Associated Press Targets George Zimmerman's Painting
Trayvon Martin's shooter has his eye on a Florida prosecutor. The AP has its eye on him.
George Zimmerman, who is suing NBC for defamation over its coverage of the Trayvon Martin killing, is now caught up in an unusual copyright mess.
The Associated Press has sent a warning over Zimmerman's painting of Florida State Attorney Angela Corey, who originally charged Zimmerman with murder.
Zimmerman's painting, which his brother, Robert, posted on Twitter, is red and orange, but the AP traces the image's origin to its own photo of Corey.
"George Zimmerman clearly directly copied an AP photo to create his painting of Florida State Attorney Angela Corey," says Paul Colford, the AP's spokesperson. "The AP has sent a cease-and-desist letter asserting its copyright in the photo to the lawyer who recently represented Mr. Zimmerman. That lawyer has responded, and though she no longer represents Mr. Zimmerman, she will be forwarding the letter to him today."
The AP has brought similar litigation in the past. Most famously, the news wire service went after artist Shepard Fairey for taking one of its photos to create the Barack Obama "Hope" poster during the 2008 election. That case was eventually settled for $1.6 million, but Fairey was hounded by the government for destroying evidence during a copyright lawsuit.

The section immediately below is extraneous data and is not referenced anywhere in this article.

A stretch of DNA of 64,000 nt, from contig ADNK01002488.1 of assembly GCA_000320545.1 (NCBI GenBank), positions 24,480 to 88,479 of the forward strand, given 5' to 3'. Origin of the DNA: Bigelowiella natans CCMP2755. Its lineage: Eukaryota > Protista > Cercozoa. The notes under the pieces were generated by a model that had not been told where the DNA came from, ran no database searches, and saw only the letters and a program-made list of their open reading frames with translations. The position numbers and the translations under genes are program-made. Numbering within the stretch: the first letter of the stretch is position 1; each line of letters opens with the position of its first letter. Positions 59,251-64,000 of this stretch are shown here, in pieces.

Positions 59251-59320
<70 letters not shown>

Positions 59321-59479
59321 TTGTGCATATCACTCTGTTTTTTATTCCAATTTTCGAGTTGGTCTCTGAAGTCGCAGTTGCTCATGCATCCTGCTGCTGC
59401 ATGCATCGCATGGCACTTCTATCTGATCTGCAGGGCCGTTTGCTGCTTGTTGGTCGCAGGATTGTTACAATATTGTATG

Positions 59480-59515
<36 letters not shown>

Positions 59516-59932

The AP's latest target is Zimmerman, who, after being acquitted for second-degree murder, has dabbled as a painter. He is reported to have sold one painting on eBay for $100,099.99.
The painting of Corey features her thumb to her index finger and text that reads, "I have this much respect for the American judicial system."
Zimmerman himself has been using the judicial system to pursue NBC for allegedly manipulating a 911 call and distorting facts to make Martin's killing appear racially motivated.
If the AP does sue, the case figures to provoke an interesting fair use discussion, particularly over the purpose and character prong.
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